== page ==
“Yeah- yeah that’s me. You won’t find a tougher guy around.” Steve said with a weak smile. He felt sick to his stomach and Nate’s aversion to the mines hadn’t helped his nervousness one bit. Steve wished they could just drop the conversation and travel in peace.

“Is this is first apprenticeship Horace?” Nate asked.

“Oh no…he’s had several before this one…” Horace said absentmindedly as the two adults drifted off in conversation.

Steve leaned against the side of the cart, watching their progress. A warm breeze brushed lightly against his face as he listened to the adults chatter. But Steve wasn’t paying much attention to their conversation but instead to the surrounding woodlands. The sunlight penetrated the trees in several places, scattering sunlight across the ground. As the cart slowly moved by he saw a squirrel dash up a tree, at the same time several crows took flight, cawing loudly. Steve glanced upwards, the tops of the pine trees swayed in the wind. Was the wind blowing harder? Steve looked back at his grandfather; his beard was swaying in the wind. So it was blowing harder after all.

Steve looked back at the forest. His skin felt slightly cooler than before. The sun wasn’t shining anymore either. Steve stared at the ground, was it getting darker? Steve thought he saw a shadow spreading from the forest, slowly spreading across the sunlit patches of moss. It was getting closer and closer. A chill ran down his spine, but he didn’t know why. Steve shook his head, a low buzzing filled his ears. Etihw seye, Etihw seye, Etihw seye…a snakelike voice whispered Etihw seye, Etihw seye… ETIHW SEYE! The voice chanted over and over again. Suddenly a pair of glowing white eyes appeared in a hundred places out of the forest, they were staring at him. Etihw Seye! Etihw Seye! Steve felt nervous; he didn’t know what was going on. “Stop it, stop it, stop it!” Steve yelled. The buzzing slowly faded and Steve fell to the floor, the last thing he saw was a strange white cloud floating above him.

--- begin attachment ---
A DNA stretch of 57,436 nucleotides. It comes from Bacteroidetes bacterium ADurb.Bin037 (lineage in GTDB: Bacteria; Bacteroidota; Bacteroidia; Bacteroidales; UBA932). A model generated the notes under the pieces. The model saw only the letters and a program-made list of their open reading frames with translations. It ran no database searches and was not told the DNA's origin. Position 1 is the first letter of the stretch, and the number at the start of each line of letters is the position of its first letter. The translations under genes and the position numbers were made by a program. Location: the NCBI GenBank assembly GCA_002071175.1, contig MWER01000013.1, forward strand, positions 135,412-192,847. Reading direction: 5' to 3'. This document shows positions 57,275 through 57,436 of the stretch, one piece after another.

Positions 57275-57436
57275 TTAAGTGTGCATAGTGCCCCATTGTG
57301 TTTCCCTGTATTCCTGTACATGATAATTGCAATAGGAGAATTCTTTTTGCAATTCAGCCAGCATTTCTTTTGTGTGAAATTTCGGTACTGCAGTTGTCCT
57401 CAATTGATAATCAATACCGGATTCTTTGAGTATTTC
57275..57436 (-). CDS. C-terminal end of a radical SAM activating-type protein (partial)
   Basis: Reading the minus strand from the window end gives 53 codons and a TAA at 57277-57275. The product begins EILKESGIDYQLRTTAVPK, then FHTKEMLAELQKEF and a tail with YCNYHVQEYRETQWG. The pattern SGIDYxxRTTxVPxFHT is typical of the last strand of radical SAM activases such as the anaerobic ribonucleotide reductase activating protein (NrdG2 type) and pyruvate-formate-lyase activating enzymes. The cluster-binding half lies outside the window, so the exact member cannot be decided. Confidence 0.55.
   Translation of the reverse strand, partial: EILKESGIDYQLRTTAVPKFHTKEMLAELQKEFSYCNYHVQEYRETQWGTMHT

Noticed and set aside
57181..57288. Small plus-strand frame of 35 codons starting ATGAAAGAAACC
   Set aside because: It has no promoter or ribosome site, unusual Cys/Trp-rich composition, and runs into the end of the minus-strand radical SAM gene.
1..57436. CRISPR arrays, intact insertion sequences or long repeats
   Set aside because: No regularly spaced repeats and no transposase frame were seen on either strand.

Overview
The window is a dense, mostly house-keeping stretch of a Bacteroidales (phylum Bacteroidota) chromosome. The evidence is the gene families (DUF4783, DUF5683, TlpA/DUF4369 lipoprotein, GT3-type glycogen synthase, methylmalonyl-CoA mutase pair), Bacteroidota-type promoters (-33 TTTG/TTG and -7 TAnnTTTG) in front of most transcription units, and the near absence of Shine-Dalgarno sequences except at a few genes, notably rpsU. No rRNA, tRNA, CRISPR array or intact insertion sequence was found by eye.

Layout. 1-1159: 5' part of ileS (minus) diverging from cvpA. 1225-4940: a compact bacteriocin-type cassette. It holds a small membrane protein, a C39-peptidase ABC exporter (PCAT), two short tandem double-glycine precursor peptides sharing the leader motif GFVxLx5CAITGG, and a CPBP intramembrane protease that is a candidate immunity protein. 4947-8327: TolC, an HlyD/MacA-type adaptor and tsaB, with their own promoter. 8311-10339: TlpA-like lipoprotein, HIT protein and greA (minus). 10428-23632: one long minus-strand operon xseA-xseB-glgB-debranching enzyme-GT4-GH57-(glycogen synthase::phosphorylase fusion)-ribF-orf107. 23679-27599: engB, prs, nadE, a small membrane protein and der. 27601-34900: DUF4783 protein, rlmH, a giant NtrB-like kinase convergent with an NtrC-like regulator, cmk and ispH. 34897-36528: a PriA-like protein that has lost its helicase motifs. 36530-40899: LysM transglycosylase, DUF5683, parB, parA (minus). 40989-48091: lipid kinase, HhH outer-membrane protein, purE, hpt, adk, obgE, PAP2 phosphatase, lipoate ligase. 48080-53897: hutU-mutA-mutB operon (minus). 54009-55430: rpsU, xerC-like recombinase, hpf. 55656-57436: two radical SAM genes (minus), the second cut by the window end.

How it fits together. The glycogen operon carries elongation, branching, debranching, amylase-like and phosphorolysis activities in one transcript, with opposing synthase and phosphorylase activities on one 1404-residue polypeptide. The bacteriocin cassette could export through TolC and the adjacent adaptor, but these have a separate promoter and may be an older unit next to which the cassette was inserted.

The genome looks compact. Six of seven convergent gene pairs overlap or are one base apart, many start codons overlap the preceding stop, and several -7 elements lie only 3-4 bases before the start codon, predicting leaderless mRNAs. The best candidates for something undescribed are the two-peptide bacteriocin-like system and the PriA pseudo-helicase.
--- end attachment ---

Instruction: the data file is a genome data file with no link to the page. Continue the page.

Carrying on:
“Steve! Steve!” a familiar voice yelled. Steve opened his eyes weakly; he was sprawled on the floor of the cart. His chest hurt, his throat hurt, his whole body hurt. People were standing around him on a background of the purest white. Steve briefly wondered if he was in the Aether before his vision cleared up and the world came back into view.

“Steve! Are you okay?” the shape of Nate had appeared. Why was Nate there? Steve wondered. Had they stopped? The cart wasn’t moving anymore. Why had they stopped?

“I-I don’t know…did we stop? W-wh- what did we stop for?” 

“We stopped a while ago Steve. We’ve been waiting twenty minutes for you to wake up.”

“W-wake up? Twenty minutes?”

“You were yelling your head off boy.” Horace said, extending a burly hand, hoisting Steve upright.

“I-I was?” Steve asked shakily.